We include families in our work because family dynamics, attitudes and communication do affect the recovery process, either giving impetus to recovery as part of creating a “sane environment” or impeding it. Family members are deeply and powerfully interconnected. If one member of a family is in an extreme state, all members of the family will most likely find that they are also in an extreme state of some kind in response to the difficult situation and the intense emotions associated with it. The on-going disruption, grief and anxiety experienced by families, combined with negative cultural attitudes towards mental illness and a fragmented mental health system, constitute major and continuous stresses of many kinds on many fronts. We know that it is a difficult journey, and that all of you at times have been stretched to the limits of your endurance. We know that families, as well as clients, commonly find themselves in a dark labyrinth of grief, fear, conflict and confusion – and that it is hard to know where to turn for guidance.

No matter how great the stress or turmoil, in our experience there are two basic concerns closest to the hearts of most family members: 1) How can I give my son or daughter, sister or brother, husband or wife what he or she needs from me? 2) How can I and the other members of our family survive and flourish in the midst of all this chaos and heartbreak? These are the two basic concerns to be addressed in thinking about the family situation and how to help. They are completely interrelated and interdependent and cannot really be addressed separately, because the ability of family members to give their mentally disturbed relative what he or she needs from them will be greatly enhanced if they themselves have attained a degree of equanimity and are leading satisfying lives.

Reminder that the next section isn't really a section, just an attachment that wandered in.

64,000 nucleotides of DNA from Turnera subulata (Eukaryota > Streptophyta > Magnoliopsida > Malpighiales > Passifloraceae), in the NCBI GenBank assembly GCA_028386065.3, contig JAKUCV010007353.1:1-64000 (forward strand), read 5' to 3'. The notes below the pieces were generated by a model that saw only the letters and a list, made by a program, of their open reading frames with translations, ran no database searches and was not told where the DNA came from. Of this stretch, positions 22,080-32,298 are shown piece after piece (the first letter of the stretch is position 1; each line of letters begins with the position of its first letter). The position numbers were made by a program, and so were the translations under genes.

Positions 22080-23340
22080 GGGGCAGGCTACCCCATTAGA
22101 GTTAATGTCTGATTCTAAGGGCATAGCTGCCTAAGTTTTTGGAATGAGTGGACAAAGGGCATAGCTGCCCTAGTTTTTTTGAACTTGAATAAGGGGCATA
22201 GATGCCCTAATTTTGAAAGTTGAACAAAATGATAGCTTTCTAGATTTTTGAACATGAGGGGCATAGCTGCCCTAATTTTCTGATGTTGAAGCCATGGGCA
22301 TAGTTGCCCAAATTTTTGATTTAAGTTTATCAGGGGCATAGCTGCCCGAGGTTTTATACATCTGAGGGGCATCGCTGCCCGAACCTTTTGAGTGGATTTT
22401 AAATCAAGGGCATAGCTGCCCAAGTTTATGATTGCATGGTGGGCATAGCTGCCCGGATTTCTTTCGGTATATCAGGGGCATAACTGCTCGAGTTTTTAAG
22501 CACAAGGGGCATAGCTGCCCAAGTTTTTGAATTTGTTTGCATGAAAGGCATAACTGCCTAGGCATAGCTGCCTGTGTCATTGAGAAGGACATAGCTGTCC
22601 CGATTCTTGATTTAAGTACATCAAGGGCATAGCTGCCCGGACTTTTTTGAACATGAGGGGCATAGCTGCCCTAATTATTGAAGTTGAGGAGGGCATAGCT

In fact, the interconnectedness of these two concerns is an important principle underlying all our work and also extends to the network of professionals and team members involved in the client’s treatment. Stated in another way, the first principle guiding our work is that the client, the professionals and significant family members are all inextricably and closely linked in the recovery process and that everything affects everything else, for better of for worse. Consequently, it is of great importance that we all work together with a common purpose and a common vision of what promotes recovery.

Through our combined experience as professionals, family members and recovered consumers, we have learned some guiding principles for families that lead toward healing and recovery. It is these five principles that we present here and which we believe enable us to give our family member the support and nurturing he or she needs, to set boundaries and limits to protect everybody in the family and to find the space to nurture ourselves – all necessary requirements if the family is going to function for the benefit of all its members.